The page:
Schiebel’s Camcopter S-100 unmanned air vehicle is now flying above Ukraine, operating some 12h a day ahead of the deployment of a second system that will ramp surveillance coverage up to 24h.
Two systems consisting of four aircraft will be provided under a services contract signed on 13 August in support of the Organisation for Security and Co-operation in Europe (OSCE) special monitoring mission to Ukraine, for which Schiebel will provide 24h coverage to survey the region.
The vertical take-off and landing (VTOL) UAVs will support the OSCE’s work in monitoring the conflict zone in eastern Ukraine, and will be provided under an indefinite length month-by-month contract.
“The OSCE realised that the VTOL system brings a lot of advantages to the operation,” Hannes Hecher, managing director and chief executive of Schiebel told Flightglobal. “The helicopter has a clear map as to the route it wants to fly, and if something is detected, the pilot takes over control.
“For the OSCE, if something is detected… we stay there and watch.”
A fixed-wing aircraft cannot hover over an area for a long period of time, so an aircraft like the Camcopter lends itself to the operation because it can stop at an altitude of some 3,280ft – out of sight so it can watch activity below.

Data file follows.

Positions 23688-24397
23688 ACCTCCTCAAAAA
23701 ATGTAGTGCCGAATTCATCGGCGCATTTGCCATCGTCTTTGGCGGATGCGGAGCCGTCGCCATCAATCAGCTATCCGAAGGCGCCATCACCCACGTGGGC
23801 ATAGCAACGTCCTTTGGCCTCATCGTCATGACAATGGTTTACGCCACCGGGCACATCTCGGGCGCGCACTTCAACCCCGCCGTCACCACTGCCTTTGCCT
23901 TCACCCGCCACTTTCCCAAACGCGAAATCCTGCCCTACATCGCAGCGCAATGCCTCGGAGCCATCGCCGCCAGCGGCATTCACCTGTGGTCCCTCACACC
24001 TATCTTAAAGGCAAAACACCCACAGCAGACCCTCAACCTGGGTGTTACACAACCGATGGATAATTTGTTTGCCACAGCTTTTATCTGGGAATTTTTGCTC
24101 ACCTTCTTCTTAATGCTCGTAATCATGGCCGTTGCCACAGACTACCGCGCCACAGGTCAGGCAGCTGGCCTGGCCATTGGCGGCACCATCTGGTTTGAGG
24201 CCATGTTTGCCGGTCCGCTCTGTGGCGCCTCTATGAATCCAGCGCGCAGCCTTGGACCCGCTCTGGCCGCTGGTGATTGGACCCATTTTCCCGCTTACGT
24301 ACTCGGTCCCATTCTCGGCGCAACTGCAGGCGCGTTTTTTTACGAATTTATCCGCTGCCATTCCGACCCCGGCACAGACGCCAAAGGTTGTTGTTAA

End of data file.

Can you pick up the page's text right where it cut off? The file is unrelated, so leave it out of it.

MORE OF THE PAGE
Hecher says there were hurdles to overcome in deploying the Camcopter to the region as it is not just a case of sending over the equipment – protocol and authorisations have to be in place – but the capability has so far been delivered on time.
“In normal airspace it would be far more difficult to get the authorisation to fly,” says Hans Georg Schiebel, chairman of the company. “It was a pleasure working with the OSCE, they are very professional.”
Meanwhile, in order to further potential usage of the Camcopter in commercial markets such as agriculture, the company is working to facilitate the integration of the system into unrestricted airspace.
The company envisages spending some €8 million ($10 million) to gain EASA certification for the UAV to fly in open European airspace.
“My vision is that there will be patches of airspace… where you can operate manned and unmanned aircraft in the same space,” Schiebel adds. “At some point we will see cargo planes without pilots.”